by Marilyn Achiron
Editor, Directorate for Education and Skills
Can PISA results predict the quality of a country’s labour force one decade later? To find out, we compared some of the results from the PISA 2000 and PISA 2003 tests with results from the 2012 Survey of Adult Skills (a product of the OECD Programme for the International Assessment of Adult Competencies, or PIAAC). As we explain in this month’s PISA in Focus, we found that those countries where 15-year-old students achieved high scores in PISA were also the countries whose populations of young adults scored at high levels of proficiency in literacy and numeracy a decade after they had participated in PISA.
While, in general, countries tend to maintain the same level of performance in literacy and numeracy as they had achieved in reading and mathematics a decade earlier, PISA results don’t tell the whole story. For example, in Ireland, 15-year-olds performed well above the average score in reading in PISA 2000, but the same cohort scored below average in the Survey of Adult Skills 12 years later. In Italy and Spain, 15-year-olds scored close to the average in reading in PISA 2000, but the same cohort scored well below average in literacy in the 2012 adult survey.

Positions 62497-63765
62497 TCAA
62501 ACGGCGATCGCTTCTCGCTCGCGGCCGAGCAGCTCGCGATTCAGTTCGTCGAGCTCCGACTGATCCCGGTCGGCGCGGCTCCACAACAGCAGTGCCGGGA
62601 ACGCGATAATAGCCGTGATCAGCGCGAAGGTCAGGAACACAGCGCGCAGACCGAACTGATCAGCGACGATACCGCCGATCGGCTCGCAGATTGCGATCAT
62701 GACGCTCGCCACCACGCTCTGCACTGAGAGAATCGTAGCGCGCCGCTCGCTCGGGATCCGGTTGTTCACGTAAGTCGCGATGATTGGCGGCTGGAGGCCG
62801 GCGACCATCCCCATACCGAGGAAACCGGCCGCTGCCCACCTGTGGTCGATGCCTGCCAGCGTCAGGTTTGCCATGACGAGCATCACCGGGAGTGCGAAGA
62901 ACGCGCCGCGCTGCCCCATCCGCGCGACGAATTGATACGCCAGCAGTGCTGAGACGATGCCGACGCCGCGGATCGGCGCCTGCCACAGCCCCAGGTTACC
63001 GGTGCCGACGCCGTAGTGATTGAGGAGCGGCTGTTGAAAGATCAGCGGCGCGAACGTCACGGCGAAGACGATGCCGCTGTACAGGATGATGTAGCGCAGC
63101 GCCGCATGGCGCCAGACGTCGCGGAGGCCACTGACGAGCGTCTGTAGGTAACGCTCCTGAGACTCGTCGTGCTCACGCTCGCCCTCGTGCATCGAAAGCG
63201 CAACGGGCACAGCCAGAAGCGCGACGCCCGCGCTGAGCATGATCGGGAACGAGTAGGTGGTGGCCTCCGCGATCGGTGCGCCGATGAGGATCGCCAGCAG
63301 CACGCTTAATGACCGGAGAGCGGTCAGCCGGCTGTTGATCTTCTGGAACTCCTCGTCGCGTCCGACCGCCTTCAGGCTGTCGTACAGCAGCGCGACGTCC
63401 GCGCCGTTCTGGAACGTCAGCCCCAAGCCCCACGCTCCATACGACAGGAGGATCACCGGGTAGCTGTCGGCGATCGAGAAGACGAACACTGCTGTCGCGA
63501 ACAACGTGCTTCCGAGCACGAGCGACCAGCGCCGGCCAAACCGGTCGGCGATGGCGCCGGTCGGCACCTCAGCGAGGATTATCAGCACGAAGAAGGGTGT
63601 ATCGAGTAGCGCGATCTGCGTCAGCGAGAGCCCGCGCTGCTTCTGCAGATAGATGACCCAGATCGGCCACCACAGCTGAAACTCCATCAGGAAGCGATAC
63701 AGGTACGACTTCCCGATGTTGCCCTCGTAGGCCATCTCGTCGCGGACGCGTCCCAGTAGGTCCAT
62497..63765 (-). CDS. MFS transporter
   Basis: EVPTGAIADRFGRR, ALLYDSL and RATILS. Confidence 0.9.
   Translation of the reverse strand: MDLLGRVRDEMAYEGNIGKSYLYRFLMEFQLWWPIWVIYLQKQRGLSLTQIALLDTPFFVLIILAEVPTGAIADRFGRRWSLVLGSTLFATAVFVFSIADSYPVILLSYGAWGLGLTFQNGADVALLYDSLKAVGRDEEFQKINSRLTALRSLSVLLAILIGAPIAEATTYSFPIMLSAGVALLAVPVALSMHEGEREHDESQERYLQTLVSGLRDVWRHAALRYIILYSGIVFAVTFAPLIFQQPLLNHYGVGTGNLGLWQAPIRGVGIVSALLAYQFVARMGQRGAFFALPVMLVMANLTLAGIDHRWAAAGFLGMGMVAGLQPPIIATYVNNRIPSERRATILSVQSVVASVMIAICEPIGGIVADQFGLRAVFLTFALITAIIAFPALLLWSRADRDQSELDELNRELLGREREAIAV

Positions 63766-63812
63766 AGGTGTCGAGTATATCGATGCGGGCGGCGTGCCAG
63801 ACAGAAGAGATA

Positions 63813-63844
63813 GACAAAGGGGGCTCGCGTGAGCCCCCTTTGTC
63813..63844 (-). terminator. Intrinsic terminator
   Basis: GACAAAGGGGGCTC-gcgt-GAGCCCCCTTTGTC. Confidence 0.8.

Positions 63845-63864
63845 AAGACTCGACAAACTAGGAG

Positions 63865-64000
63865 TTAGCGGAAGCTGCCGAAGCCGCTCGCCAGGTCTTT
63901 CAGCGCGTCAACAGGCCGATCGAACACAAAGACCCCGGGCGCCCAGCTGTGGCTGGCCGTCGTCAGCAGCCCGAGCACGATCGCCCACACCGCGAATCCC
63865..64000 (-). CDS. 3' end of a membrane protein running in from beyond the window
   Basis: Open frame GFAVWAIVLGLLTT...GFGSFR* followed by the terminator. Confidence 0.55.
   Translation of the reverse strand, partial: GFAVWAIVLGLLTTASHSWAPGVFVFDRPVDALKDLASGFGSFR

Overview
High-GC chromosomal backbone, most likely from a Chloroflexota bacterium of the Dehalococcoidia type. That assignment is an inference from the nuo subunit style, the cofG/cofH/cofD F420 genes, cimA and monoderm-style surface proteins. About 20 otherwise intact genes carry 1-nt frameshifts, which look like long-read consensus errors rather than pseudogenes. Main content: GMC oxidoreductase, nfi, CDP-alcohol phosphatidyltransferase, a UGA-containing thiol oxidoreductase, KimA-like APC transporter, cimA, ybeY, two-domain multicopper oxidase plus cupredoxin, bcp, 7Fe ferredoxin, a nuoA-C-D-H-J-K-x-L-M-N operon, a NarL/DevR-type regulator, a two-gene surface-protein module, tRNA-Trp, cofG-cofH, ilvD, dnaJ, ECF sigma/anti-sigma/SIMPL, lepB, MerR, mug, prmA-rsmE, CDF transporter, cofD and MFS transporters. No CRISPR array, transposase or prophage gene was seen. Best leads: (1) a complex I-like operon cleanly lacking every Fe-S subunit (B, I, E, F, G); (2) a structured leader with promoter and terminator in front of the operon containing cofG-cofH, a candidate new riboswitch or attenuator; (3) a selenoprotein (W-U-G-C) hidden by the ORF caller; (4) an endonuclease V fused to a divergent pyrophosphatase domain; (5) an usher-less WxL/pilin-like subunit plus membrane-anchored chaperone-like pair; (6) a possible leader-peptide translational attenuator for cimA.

These results tell us that, not only is it important to give all students an opportunity to achieve at high levels during compulsory education, but that the skills acquired in school have to be used later on, or else they’ll be lost (Learning beyond Fifteen: Ten Years after PISA; OECD Skills Strategy). That means that adult education and training systems, employers and labour market policies all have a role to play in making sure that the skills available in a country are used effectively, and in improving the proficiency of those young people who leave school before they have acquired basic skills in literacy and numeracy – which are now a pre-requisite for enjoying full participation in 21st-century societies.